The original list, it seems, is out of date. Some of those original seven (lust, pride, envy) are viewed as not so bad anymore; some (anger, greed) have been elevated to virtues; the others (gluttony, sloth) are now equated with the Devil himself. Of course, as with so many things in our culture, these faults are judged differently in men and in women.
LUST, for example, is seen now as a badge of honor among men, and unless it is horribly misdirected (toward your neighbor’s wife?—“I’m only human”) vs. toward your neighbor’s child (seen more as perversion than lust), it is certainly forgivable, if not always applauded. Women are still judged by different standards, though. While in some circles lusty women have come to be appreciated, in others a woman with a sex drive is suspect. Just this week, Mike Huckabee made headlines by claiming that in offering to pay for birth control, the government is saying that women cannot control their libido (a bad thing, of course) without their help. Why are we denigrating our women, he asks, by assuming they need help controlling themselves?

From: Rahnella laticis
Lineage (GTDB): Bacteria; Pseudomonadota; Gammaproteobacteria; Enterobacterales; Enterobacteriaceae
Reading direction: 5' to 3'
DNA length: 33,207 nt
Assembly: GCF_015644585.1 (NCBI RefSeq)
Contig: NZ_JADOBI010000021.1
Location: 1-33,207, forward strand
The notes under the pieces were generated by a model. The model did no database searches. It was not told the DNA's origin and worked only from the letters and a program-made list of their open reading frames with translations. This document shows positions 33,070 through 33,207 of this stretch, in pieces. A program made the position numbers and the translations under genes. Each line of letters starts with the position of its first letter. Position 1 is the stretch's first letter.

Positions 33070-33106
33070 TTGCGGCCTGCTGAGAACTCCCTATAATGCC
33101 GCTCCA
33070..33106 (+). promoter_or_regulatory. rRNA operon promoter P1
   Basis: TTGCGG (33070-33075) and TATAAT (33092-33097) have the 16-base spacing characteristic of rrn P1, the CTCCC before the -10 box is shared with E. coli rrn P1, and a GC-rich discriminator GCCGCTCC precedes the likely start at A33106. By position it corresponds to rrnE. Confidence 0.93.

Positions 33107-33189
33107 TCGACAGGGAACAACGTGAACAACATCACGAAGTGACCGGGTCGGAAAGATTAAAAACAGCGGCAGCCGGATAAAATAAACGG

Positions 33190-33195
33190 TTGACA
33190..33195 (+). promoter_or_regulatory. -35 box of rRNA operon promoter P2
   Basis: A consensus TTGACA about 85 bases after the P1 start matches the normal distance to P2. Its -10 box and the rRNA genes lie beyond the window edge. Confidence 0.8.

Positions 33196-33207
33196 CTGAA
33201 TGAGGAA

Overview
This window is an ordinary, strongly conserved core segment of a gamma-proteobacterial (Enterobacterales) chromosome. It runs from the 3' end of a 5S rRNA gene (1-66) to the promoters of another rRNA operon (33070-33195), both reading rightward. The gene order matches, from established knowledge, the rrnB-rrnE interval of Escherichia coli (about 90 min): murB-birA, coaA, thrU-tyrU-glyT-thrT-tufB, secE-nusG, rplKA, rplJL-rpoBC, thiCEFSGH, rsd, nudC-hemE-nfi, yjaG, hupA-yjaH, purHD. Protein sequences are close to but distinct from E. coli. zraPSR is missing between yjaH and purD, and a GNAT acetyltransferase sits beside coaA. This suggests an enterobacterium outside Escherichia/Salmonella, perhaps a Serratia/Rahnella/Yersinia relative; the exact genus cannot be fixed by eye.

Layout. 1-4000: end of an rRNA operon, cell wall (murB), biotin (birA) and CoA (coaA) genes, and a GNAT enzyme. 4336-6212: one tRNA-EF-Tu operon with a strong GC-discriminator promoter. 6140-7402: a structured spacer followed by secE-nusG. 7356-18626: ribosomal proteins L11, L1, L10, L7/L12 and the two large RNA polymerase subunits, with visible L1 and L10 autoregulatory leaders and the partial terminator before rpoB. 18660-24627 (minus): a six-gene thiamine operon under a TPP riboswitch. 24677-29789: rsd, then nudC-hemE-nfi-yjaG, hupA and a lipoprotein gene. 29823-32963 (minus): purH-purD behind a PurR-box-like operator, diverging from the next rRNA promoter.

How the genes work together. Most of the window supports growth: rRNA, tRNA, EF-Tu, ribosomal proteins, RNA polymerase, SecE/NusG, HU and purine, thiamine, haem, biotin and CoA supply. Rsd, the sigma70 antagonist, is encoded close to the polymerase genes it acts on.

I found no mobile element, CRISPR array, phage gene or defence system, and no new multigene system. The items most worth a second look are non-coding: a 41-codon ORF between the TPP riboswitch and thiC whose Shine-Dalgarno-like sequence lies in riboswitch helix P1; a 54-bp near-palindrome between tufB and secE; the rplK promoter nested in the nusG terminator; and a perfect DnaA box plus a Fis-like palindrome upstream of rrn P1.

PRIDE is also judged differently in men than in women. A recent podcast on NPR examines how women are still reluctant to brag about their accomplishments. They are less likely than men to engage in self-promotion, and they feel distinctly uncomfortable about it. While it is more and more acceptable for a woman to be ambitious, she still feels constraint about showing it. The stereotype of a woman who “claws her way to the top” is still current, whereas men who toot their own horns are doing what comes naturally.